Corporeal splendour

Art review

Corporeal splendour

Quite successful also was the proximity of sumptuous and graceful craft objects, including antique and exotic ones as well as current fashion designs, to often significant works of modern and contemporary art.

Whereas these mutually enhancing connections did come through, the curator unnecessarily added too many related aspects, thus crowding the space and blurring some of the intended content, while certain parts of the display seemed a bit forced or random.

On the whole, one responded best to the rarely seen instances of traditional –sculptures-dolls from south India that with a rough-delicate exuberance, oscillated between the divine and human in their blend of rich intricacy and voluptuousness, reverberating in the sensuous body-armours of bronze.

The ample, bejewelled nudes of F N Souza and Rekha Rodwittiys’s gently stylised unadorned and unclothed women complemented those finely. The profusion of ornate saris and kimonos echoed in the faint textile patterns over Nilima Sheikh’s landscape paintings and in the abstracts by John Tun Sein.

If the seeds in Benitha Peciyal’s reliefs did evoke generative feminine carnality, the presence of fashionable sunglasses did not really establish a link with the seductive decorativeness of Anjali Srinivasan’s glass sculptures.

The love ritual importance of the colour red could not be intuited as well, since the show primarily looked multi-hue bright. Neither could the engagement with all the senses, since some were merely indicated without fleshing out their impact. However appealing the display often was, one found it a very disrespectful mistake that it did not mention the artists’ names and their works’ titles.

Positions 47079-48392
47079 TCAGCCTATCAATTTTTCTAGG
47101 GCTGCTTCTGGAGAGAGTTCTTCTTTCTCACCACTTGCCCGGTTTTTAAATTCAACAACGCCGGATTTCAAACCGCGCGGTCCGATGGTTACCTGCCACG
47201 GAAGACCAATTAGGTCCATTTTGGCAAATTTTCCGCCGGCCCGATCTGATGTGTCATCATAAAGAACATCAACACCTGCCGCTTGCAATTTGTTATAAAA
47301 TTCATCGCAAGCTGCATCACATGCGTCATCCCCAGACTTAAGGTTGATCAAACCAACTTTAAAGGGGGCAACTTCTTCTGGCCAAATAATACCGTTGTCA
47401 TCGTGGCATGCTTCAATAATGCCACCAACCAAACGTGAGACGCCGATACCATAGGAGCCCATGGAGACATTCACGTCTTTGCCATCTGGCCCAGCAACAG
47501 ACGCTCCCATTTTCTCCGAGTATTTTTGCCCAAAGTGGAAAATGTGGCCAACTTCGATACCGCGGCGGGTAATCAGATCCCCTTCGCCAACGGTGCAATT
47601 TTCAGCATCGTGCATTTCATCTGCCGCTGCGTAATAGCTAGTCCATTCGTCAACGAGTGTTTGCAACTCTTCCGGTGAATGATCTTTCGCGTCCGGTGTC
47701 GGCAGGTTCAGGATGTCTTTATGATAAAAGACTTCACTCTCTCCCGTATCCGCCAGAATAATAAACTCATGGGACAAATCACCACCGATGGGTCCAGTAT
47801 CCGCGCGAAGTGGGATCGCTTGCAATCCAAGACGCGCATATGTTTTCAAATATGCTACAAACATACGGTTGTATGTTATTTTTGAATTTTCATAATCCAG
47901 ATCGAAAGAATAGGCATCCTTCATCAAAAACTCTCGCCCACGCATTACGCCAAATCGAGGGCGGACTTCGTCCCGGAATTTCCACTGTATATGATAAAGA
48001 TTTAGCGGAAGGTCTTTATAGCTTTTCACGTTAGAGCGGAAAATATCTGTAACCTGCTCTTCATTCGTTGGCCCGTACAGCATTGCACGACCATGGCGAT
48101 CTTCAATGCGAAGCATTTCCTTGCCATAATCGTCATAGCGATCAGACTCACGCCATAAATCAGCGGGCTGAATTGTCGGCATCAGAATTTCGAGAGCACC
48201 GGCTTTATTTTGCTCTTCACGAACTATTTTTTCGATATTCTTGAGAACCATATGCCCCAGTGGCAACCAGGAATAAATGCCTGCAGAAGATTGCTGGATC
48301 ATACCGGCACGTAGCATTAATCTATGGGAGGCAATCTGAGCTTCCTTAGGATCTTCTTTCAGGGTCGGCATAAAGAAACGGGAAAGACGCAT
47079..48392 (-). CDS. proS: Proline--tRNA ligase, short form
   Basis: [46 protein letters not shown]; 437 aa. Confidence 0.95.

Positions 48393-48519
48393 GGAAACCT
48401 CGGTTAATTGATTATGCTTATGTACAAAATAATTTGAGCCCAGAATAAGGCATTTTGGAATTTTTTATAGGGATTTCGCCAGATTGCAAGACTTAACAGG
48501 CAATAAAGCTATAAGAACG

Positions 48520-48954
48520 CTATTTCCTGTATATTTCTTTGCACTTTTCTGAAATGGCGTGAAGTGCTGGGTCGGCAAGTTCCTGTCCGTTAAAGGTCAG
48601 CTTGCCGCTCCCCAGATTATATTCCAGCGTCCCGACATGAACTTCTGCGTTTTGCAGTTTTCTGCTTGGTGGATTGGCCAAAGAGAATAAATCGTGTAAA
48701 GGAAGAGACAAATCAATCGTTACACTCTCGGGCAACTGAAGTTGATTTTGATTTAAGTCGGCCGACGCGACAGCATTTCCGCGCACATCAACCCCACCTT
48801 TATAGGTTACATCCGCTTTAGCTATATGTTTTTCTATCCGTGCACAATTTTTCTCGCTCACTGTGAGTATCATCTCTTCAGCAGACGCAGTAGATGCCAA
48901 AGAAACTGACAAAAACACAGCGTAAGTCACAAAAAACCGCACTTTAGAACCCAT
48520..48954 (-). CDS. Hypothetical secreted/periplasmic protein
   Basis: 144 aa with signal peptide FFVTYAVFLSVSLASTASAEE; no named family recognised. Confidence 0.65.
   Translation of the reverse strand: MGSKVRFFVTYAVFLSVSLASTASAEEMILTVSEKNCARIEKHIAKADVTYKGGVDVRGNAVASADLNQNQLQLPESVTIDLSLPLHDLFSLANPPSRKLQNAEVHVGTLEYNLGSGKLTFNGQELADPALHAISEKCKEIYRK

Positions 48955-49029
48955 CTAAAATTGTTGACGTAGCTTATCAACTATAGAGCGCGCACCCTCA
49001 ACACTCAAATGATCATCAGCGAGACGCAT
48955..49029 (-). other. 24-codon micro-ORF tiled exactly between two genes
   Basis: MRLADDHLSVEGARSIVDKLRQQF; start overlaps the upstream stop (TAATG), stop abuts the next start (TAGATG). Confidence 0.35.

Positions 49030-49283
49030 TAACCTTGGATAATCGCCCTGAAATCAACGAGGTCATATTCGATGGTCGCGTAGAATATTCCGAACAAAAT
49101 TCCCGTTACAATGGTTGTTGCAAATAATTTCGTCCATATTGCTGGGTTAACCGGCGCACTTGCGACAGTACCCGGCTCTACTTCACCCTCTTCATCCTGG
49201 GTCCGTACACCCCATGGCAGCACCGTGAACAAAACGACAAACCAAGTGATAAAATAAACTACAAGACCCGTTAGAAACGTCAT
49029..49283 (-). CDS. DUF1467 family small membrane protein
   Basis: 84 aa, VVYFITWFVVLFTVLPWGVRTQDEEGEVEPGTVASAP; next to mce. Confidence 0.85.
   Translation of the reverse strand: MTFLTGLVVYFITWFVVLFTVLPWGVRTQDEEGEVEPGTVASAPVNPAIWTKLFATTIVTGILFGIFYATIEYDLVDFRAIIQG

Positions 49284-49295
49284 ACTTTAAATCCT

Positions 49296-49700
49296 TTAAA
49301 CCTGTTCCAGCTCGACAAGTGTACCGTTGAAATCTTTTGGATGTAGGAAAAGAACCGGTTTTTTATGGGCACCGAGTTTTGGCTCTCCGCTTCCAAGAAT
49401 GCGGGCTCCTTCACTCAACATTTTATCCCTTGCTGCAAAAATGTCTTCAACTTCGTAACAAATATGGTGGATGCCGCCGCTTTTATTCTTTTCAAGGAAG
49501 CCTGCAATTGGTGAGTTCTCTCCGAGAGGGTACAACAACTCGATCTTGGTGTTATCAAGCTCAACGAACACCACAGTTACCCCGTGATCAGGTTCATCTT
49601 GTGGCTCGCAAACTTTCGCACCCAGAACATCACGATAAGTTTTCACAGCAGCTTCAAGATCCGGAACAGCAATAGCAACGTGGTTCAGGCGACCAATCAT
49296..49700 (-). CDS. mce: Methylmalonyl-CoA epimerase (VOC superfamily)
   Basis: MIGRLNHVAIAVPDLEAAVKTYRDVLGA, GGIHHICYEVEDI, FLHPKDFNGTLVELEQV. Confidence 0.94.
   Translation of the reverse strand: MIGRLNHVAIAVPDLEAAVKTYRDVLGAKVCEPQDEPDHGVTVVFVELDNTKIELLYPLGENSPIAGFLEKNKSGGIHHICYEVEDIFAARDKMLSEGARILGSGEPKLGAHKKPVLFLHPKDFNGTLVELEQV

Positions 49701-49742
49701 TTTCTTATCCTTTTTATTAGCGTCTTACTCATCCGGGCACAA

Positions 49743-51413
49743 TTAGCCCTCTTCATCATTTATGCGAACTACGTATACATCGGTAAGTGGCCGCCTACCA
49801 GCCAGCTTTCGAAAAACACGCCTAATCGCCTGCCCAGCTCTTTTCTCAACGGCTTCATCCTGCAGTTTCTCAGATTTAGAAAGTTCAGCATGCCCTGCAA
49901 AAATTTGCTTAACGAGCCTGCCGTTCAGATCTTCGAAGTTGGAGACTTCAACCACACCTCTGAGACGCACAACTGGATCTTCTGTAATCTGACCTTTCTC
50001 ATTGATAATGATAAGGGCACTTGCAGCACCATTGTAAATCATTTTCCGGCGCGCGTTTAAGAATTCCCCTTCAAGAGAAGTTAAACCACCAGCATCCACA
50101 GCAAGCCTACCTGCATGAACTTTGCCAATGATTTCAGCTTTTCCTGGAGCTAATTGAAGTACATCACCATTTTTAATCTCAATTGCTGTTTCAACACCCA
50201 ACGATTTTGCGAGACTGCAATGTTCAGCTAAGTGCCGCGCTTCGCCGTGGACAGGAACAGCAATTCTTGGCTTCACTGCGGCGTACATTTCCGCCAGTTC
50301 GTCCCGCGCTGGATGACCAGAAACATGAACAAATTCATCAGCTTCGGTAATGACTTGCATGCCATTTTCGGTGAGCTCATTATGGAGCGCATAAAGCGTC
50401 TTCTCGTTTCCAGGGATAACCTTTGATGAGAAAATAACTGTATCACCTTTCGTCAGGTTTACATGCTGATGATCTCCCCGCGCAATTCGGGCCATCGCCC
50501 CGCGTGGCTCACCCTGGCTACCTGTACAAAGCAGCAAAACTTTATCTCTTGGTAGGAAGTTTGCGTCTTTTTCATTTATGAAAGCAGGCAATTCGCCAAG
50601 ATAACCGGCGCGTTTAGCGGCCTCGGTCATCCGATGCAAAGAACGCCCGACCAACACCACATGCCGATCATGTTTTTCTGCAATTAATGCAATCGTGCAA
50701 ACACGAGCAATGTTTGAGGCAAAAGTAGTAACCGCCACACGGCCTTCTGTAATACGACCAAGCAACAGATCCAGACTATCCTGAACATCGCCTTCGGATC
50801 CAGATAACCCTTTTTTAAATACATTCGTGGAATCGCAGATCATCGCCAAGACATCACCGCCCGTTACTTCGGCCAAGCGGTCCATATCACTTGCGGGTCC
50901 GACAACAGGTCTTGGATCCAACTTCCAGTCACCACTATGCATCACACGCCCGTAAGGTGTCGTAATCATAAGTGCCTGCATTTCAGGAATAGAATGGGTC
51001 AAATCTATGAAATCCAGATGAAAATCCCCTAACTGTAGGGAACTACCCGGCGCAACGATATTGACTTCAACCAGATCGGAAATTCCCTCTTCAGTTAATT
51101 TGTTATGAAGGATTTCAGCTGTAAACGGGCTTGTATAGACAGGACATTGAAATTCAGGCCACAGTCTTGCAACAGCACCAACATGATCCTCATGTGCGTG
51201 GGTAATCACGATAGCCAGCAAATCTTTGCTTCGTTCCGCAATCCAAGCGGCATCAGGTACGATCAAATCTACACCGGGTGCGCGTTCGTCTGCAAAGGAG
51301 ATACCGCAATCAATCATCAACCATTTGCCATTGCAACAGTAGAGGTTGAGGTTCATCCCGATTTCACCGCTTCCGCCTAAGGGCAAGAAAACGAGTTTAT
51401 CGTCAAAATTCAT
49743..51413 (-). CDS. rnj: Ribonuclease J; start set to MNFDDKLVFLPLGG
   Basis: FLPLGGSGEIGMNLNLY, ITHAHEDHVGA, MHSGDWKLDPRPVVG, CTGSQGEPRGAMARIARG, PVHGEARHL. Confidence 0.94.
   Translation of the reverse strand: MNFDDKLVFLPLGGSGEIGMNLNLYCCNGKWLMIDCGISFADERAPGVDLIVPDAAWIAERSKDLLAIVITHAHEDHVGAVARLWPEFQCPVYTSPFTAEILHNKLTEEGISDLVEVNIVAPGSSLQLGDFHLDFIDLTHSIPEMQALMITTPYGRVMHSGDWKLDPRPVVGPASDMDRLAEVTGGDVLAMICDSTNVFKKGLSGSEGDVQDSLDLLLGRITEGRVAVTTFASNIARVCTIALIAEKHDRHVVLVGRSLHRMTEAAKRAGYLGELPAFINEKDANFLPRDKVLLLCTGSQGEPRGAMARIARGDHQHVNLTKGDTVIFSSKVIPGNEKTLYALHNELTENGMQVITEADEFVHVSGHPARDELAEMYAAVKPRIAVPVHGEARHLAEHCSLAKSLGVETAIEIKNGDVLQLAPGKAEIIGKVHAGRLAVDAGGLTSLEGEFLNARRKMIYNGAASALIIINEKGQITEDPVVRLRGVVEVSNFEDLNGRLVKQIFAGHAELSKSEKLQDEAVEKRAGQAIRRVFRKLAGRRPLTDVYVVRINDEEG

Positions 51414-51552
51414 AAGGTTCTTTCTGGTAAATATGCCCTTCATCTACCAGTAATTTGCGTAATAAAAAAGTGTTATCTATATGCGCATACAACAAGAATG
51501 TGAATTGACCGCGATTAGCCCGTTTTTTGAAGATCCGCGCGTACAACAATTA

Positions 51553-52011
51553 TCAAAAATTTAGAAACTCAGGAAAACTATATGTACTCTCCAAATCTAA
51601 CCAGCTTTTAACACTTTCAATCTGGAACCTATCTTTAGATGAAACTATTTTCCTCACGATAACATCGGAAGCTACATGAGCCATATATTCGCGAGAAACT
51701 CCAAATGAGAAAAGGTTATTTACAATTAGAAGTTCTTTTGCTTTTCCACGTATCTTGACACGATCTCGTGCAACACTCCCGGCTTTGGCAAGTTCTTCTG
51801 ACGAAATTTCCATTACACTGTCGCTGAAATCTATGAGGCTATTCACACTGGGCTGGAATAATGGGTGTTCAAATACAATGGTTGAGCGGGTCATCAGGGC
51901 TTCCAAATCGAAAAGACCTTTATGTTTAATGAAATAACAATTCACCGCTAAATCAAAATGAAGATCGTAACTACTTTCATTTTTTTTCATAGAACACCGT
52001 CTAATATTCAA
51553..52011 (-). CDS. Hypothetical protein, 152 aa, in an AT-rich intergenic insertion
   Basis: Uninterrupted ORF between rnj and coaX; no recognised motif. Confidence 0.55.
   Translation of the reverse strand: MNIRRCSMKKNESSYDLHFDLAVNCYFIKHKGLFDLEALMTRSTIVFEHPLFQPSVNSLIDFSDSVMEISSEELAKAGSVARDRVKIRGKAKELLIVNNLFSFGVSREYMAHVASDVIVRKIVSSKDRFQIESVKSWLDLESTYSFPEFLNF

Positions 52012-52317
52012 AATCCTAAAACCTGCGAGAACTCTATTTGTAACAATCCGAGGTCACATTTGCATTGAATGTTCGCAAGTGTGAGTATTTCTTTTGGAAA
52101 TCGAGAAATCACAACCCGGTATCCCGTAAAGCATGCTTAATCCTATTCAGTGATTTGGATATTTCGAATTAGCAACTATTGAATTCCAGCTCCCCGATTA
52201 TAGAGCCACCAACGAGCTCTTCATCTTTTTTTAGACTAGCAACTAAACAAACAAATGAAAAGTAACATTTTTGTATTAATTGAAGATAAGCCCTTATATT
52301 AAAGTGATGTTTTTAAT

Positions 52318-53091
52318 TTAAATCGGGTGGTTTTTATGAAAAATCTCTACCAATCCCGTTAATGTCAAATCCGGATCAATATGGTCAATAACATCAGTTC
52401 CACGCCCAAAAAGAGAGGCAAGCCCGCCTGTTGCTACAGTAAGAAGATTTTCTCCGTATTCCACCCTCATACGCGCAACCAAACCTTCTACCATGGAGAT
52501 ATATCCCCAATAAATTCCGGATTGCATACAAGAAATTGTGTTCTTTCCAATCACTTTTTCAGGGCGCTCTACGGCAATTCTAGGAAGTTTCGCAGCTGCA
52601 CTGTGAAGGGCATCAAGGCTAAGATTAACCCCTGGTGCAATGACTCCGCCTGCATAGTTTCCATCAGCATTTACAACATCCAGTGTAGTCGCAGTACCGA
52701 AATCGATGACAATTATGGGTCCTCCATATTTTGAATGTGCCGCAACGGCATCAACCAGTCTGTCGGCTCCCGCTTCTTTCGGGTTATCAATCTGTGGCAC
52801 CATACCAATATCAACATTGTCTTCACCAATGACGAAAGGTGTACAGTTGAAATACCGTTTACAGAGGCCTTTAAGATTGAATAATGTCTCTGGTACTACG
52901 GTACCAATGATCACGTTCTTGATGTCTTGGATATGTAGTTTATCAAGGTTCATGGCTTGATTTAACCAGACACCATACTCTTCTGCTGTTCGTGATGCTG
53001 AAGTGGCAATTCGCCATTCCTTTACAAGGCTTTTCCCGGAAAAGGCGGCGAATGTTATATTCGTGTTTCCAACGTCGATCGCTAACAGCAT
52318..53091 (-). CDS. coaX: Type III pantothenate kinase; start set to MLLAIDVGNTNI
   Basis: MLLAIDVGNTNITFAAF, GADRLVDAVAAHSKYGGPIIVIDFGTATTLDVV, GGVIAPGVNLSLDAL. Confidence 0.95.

A rather different premise lay behind Dipti Desai’s exhibition at 1Shanthiroad Studio/Gallery (November 4 to 11). Called “What I Owe”, it wished to pay homage to the constant effort of many anonymous labourers who make sure that the lush greenery of Lal Bagh remains so for us to enjoy.

The young local photojournalist took an unassumingly sincere way that indeed appeared to reflect the character of her profession. Simple and decent, mostly not exceptional but sporadically expressive, Desai’s photographic essay about the gardeners of the park, moving between an objective look and a personal note, alternated and sometimes merged the elements of documentation and more form-dependent evocativeness.

On the one hand then, there were several portraits of Lal Bagh workers unpretentious in their facing the direct camera and the artist’s empathy, otherwise captured during their steady business. The effect here, similarly to the general park scenes and the close-ups of foliage with lit up, colourful plants in the foregrouns, may have been quiet and honest, if not probing and slightly pedestrian.

On the other hand, a temptation for aesthetic and atmospheric evocativeness could result in not very original, sensitive nevertheless, images, like those with a twilight tree branch mirrored in water or the masses of little flowers against tree leaves conjuring a nearly monochromatic, graphic vibrancy.

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